I gave NCR codewars test conducted 5 days ago and here’s the 2nd problem of the test which I couldn’t solve.
You are given N-1 integers starting from 1, where N is a power of 2. In one operation you can pick two integers x and y from 1 to N-1 and swap the bits at corresponding position, For instance-
3 in binary representation is- 011
2 in binary representation is- 010
If you swap 1st bit then 3 will become 010(2 in decimal) and 2 will become 011(3 in decimal), Of course you can swap the bits at other positions too.
You can do this operation as many times you want. You need to output the minimum non-zero product of N-1 integers modulo 10^9+7.
2<=N<=10^9(I forget about constraints but it was definitely 10^5 or greater)
Open this only if you have worked with problem a little-
After smashing my head for almost an hour during the contest I found this-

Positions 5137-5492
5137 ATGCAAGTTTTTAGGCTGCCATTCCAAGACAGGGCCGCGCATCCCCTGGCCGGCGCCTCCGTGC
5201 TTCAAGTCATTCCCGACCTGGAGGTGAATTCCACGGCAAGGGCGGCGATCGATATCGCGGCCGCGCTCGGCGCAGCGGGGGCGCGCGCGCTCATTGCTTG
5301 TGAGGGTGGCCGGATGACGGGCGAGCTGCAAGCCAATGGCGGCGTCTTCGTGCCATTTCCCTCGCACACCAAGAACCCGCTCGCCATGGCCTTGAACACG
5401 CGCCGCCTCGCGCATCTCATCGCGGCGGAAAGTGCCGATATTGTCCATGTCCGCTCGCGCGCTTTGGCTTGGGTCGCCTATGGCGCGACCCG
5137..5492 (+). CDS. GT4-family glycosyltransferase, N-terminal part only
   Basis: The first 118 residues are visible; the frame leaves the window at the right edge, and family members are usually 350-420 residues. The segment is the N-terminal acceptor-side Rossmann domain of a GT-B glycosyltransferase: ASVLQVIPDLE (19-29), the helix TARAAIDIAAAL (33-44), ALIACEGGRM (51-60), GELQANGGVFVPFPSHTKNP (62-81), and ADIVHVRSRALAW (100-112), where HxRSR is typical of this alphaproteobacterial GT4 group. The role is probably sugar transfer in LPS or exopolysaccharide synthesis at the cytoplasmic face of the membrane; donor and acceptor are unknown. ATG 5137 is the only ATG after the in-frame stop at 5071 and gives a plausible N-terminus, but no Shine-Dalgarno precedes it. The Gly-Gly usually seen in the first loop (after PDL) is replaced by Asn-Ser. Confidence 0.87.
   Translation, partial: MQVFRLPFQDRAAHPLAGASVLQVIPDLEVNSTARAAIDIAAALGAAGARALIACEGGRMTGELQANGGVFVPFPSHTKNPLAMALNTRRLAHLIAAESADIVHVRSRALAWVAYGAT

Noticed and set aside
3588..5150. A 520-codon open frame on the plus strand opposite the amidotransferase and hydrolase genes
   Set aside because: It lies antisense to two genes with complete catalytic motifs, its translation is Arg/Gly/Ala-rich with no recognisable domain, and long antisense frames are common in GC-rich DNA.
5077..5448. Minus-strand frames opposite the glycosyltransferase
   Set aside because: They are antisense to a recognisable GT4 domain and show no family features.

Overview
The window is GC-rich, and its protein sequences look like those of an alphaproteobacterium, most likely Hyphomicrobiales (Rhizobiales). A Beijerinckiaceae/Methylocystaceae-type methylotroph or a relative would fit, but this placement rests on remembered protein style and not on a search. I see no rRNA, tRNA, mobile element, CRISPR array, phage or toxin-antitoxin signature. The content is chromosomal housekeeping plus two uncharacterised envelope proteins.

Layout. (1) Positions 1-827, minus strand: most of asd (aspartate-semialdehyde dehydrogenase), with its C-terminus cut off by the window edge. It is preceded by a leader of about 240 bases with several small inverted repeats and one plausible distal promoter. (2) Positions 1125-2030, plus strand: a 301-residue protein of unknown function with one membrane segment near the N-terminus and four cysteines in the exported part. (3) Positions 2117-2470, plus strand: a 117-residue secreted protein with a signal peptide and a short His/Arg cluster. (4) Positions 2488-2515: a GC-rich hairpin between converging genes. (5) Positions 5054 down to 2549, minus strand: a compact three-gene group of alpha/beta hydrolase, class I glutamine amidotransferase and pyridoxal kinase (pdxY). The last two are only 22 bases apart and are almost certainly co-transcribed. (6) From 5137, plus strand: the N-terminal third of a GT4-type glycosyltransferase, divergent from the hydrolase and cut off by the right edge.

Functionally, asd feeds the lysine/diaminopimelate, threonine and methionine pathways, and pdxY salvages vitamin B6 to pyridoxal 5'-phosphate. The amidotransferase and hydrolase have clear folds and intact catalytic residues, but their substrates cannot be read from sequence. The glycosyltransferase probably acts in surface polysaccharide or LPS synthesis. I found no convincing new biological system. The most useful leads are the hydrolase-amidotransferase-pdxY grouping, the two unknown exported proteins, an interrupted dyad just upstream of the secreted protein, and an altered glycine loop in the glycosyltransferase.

Let’s say my initial product is P = 1*2*3*...*(N-1)
I can always convert a number of the form 2^x (where x is an integer) into 1 at the cost of converting (2^x-1) into 2*(2^x-1)
Here’s an example-
by swapping 1st and 3rd bit 4 will become 1 and 3 will become 6. My new product P'=(P/(4*3))*1*6 which is less than P.
by swapping 1st and 4th bit 8 will become 1 and 7 will become 14 and P will decrease.
And by doing this we will always get product decrease by some amount, So If P was the initial product then it will become (P/(4*8*16*...))*(2*2*2*...) we can see it is less than its initial value.
But I saw that we can further decrease the product, I don’t know how and that’s why I’ve asked the question. I couldn’t go ahead of this.